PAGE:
The Forgotten Hero
Never Will We Forget
The Forgotten Hero
When you think of people who make a difference in the world, who comes to mind? Is it the Oprah’s? Is it Doctor Phil? Has it ever occurred to you that those difference makers are really no more than sales people who make money by telling desperate souls that the mighty TV personality is the prophet who will set the world free?
I’ve got nothing against famous people. I’m sure there are personalities who mean well. It’s great that they have a stage to do good in a public way. The Chicago Tribune has a daily column called “People You Should Know”, and the following is a tiny People You Should Know piece.
I’ve had the pleasure of watching this woman from a distance since she was born. “Judy the Beauty” was the name grandma gave her. The first girl grandchild. And oh what a grandchild she turned out to be. There are people who have presence, you know what I mean? The presence that says “pay attention, something important is about to happen”.
There’s a difference between ‘presence’ and ’it’. My brother has “it”. This is the quality that is commonly referred to as people magnet. It’s the way you feel when you’re courtside at a game seven NBA finals.
My sister has presence. This is the somethingness that makes the room stop and silence itself for the second it takes for the “Presence” to enter it.. Princess Dianna had presence. Jackie O had presence. It’s the aspect of a person’s nature which screams with a whisper, “Look at me!” It’s the attitude which shouts “love just walked through the door.
Ever since we were little kids, my sister Judy was gifted with the ability to bring people together in a party sort of way. There is no mistaking the crackle gaggle laugh that envelops the room when Judy is around. Here’s some Judyspeak so you get the idea. “youshuddaheardwhathappenedatworktoday manalivethephoneswerenuts” then she takes a breath. Can you say whirlwind?
It’s hard to exactly pinpoint what it is about this lady that explains her essence. She is by far the most ADHD adult I know. She is loud. She is nutty. She goes off on tangents that make a conversation with her closer to a rocket ride than a presidential debate. Want to understand Judy? See if you can count the times a hummingbird flaps its wings before it gets to the next nectar stop.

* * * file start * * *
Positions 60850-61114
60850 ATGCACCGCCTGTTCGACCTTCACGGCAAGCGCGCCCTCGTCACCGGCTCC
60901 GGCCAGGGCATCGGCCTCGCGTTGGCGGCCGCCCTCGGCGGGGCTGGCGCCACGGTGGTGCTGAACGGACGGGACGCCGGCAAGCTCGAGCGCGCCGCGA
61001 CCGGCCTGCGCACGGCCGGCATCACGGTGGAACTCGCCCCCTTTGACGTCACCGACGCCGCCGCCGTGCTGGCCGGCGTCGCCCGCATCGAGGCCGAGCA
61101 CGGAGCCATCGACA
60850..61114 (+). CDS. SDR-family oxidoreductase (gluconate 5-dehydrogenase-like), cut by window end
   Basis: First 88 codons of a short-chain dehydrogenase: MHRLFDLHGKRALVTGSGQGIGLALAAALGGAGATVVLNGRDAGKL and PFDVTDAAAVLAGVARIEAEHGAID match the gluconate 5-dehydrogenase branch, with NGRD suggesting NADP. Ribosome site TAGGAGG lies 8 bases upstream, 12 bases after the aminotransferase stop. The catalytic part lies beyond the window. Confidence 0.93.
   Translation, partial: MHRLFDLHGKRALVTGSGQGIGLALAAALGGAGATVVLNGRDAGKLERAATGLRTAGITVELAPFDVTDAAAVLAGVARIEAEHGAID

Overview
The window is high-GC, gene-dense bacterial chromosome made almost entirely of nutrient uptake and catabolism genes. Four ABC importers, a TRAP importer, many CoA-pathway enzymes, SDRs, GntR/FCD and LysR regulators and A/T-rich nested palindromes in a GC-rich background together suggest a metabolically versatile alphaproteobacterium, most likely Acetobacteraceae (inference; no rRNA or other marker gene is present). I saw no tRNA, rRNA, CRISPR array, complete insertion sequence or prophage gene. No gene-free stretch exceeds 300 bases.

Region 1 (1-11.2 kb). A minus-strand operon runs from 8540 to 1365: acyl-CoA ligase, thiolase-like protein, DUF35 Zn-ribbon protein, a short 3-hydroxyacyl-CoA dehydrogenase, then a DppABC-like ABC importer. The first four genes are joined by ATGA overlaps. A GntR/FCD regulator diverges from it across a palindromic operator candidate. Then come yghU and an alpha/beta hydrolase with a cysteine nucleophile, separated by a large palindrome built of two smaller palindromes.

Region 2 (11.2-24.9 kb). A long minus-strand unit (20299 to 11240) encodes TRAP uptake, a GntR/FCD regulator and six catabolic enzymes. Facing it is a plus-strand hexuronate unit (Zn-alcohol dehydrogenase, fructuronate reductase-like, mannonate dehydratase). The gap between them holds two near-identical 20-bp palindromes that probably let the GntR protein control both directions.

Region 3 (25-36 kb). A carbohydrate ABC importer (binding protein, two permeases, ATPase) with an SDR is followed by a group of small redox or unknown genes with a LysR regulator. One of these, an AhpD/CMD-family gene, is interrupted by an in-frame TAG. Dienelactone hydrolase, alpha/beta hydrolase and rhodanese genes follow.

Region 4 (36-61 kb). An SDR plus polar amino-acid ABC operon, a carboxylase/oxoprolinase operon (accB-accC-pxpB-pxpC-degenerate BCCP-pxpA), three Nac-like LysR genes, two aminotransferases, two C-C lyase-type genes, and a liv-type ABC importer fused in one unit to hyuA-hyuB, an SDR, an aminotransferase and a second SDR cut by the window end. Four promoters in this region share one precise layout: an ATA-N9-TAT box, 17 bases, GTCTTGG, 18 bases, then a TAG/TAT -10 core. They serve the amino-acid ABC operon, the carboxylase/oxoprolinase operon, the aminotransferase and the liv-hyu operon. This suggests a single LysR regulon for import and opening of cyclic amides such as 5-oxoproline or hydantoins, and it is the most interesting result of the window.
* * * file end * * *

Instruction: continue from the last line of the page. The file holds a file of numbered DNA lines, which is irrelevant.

When we were kids, Judy the Beauty was the best hitter in any softball game we played. 150 foot shots from the outfield were a regular occurrence. With a Clincher softball! Before the advent of aluminum sissy sticks, my sister could hit a 16 inch as far as Shoeless Joe could throw a hardball.
Don’t get me wrong. Momma dragging home from work and finding her ballerina missing was a more than once incident. Poni G, the Polish landlady, generally knew where Judy was- sleeping on the feather quilt of a sofa. Using Polish language broadcasts as lullabies. Being soothed by Polish waltzes whispering from the imitation Zenith clear channel on the kitchen table.
June 1965. Mom hasn’t gotten off the bus from the union office yet. Being responsible brothers, the boys “lost” their sisterly charge. Kidnapped. Needless to say momma was appreciative of the big brothers who had just earned their PhD’s in Babysittingolgy.The neighborhood was scanned. The neighbors were alerted. It would be safe to say we looked around.
Ninety minutes of panic ensued. When no ransom note arrived from the ‘outfit’, momma peeked behind the horse hair couch in the living room. Can you say “sleeping like a baby?
So how does this relate to “hero”? Fast forward twenty five years. It might have been twenty six, but twenty five is a good Chicago Polish number. The boys married, moved, divorced, remarried, moved, made money, lost jobs, gained status. Typical American lives. Nothing that would ever make 60 Minutes, or warrant a report in the local news rag. The Forgotten hero raised momma.
Momma lived in four room flats her entire life. The only home of her own she ever embraced was the three bedroom bungalo the Forgotten Hero bought her. A brown brick house on a not too busy street in a not too middle class town with not too hoity toity neighbors. Momma wasn’t real good at saving for retirement, probably because she never had any money to save. The Forgotten Hero made sure that old’ Granny had a comfortable life and all the Fanny Mae chocolate she could ask for. The Forgotten Hero really understood the Gospel verse,”There is no greater love than to give one’s life for one’s fellow man”
Midnight runs to Walgreens so momma could get out of the house after her hip replacement. Taking a ride in the car with at $4.00 a gallon after a day of hassling with traders on the CBOT was the Hero’s lot. Serving as chauffeur, pal and date while momma went to see the people in the old neighborhood was the hero’s role. “The boys have families. They’re busy” Changing the dressing on a cancerous wound for a dying lady, one bandage at a time. The Forgotten Hero. Dan Webster defines “hero” as “a man of great deeds, distinguished by the ability to do great things.”
To Polish Chicagoans, Judy the Beauty did what all good unmarried Polish girls are supposed to do. “Stay home and take care of ma “. The Forgotten Hero performed great deeds in the battle of raising an aging parent. She fought to save a cancer patient who never “expected” but never asked the boys for anything either. She gave her life for someone else. So where’s the Medal of Honor?
Don’t look for a monument at Arlington National. Don’t try to find her in the history books. To Judy the Beauty and all the Forgotten Heroes who do the hard things every day, Thank you.
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